BSU Students Mark 16th Million Man March Anniversary
By Jasmine Stewart
BSU students travelled to Philadelphia Oct. 9 to commemorate one of the largest demonstrations in American history, the Million Man March. The historical event originally took place on the National Mall in Washington on Oct. 16, 1995. Students along with other members of the black community gathered in the downtown Philadelphia Convention Center to hear a message from the Honorable Minister Louis Farrakhan.
Bowie State students along with Howard University students received VIP treatment being the only historically black colleges and universities in attendance. Students from both universities took the opportunity seriously, honoring their institutions by behaving politely and respectfully in the front while receiving a powerful message as many cameras swirled and took pictures.
Alex Payton, president of Black Male Agenda at Bowie State University, which is a culmination of the ideas and vision of The Million March, received the honor and privilege of being seated at the stage with those who participated in the success of the Million Man March and Minister Louis Farrakhan. Before the minister took to the stage, the group of Bowie State students was reminded of the trials and sacrifices that were abound during the planning and preparation of the event.
Marion Barry, former mayor of Washington, shared with the convention center audience how his council consistently fought with him because they did not agree with the viewpoints of the Million Man March. Other speakers extolled the work of the many women who helped shape the movement, including the late civil rights and women’s rights icons Dr. Betty Shabazz, Rosa Parks and Dr. Dorothy Height. Bev Smith, influential broadcast journalist formerly of the BET network, used the influence of the network and her show to share the monumental moment in African American History.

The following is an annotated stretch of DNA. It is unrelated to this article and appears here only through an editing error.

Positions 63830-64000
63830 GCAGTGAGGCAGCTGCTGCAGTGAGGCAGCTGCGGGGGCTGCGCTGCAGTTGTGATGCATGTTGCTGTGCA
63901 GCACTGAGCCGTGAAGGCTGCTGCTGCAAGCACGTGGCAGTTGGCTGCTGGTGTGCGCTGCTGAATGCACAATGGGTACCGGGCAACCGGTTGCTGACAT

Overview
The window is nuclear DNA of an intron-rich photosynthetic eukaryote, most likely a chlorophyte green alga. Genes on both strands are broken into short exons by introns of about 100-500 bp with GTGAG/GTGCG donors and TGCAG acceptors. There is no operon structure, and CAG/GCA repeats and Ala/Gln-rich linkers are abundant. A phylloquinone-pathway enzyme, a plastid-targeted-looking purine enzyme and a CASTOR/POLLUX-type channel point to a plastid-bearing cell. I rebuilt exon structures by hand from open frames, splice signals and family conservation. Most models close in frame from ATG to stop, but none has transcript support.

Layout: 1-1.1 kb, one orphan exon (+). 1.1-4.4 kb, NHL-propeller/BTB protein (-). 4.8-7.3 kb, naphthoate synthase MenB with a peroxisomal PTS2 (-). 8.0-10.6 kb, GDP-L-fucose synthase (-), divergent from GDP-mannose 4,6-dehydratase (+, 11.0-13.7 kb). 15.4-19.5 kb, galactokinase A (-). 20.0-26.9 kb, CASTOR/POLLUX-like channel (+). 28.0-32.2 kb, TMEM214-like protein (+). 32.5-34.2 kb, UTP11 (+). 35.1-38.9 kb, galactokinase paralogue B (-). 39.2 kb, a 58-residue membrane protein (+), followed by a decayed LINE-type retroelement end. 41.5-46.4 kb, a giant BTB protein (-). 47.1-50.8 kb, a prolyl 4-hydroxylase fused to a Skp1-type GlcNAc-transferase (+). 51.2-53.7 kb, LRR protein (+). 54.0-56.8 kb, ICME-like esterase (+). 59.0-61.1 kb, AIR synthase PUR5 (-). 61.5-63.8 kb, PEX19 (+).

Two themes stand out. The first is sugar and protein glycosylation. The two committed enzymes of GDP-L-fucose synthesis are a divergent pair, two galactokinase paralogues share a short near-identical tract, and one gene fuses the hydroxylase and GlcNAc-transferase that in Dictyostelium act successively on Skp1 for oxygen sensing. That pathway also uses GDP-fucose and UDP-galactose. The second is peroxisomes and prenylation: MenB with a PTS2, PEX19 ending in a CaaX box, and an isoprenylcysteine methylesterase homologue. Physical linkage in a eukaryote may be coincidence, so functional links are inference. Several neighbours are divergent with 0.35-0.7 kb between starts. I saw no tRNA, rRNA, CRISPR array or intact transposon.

The original demonstration of “Atonement, Reconciliation, and Responsibility” took place when many of the Bowie State University students were very young although, their parents, grandparents, and professors may have heard the call to action that inspired 2 million men to actively work to reduce black on black crime, drugs in the black community, and unemployment among black men as well as improve equity and empowerment of all African-American people.
Being in the presence of the people who were there in support 16 year ago was an experience that was unmatched, said several BSU students in attendance. The amount of passion for active change was exhilarating. The vision and spirit of the Million Man March has never died even as new advances on the same issues have arisen. The responsibility to unite and uplift the African-American community now falls on the shoulders of a new generation.
Farrakhan’s message was very passionate about the younger generation’s continuance of the legacy of black leaders who came before. He also encouraged the young African-American men and women in the audience to create their own legacies by taking responsibility for the issues in their communities, helping one another in a spirit of unity, maintaining an uncompromising integrity and instilling qualities of a prosperous community for younger generations to come. The Million Man March was the wakeup call. The 16th anniversary was an occasion to remind young African-American to be the change they want to see in their world.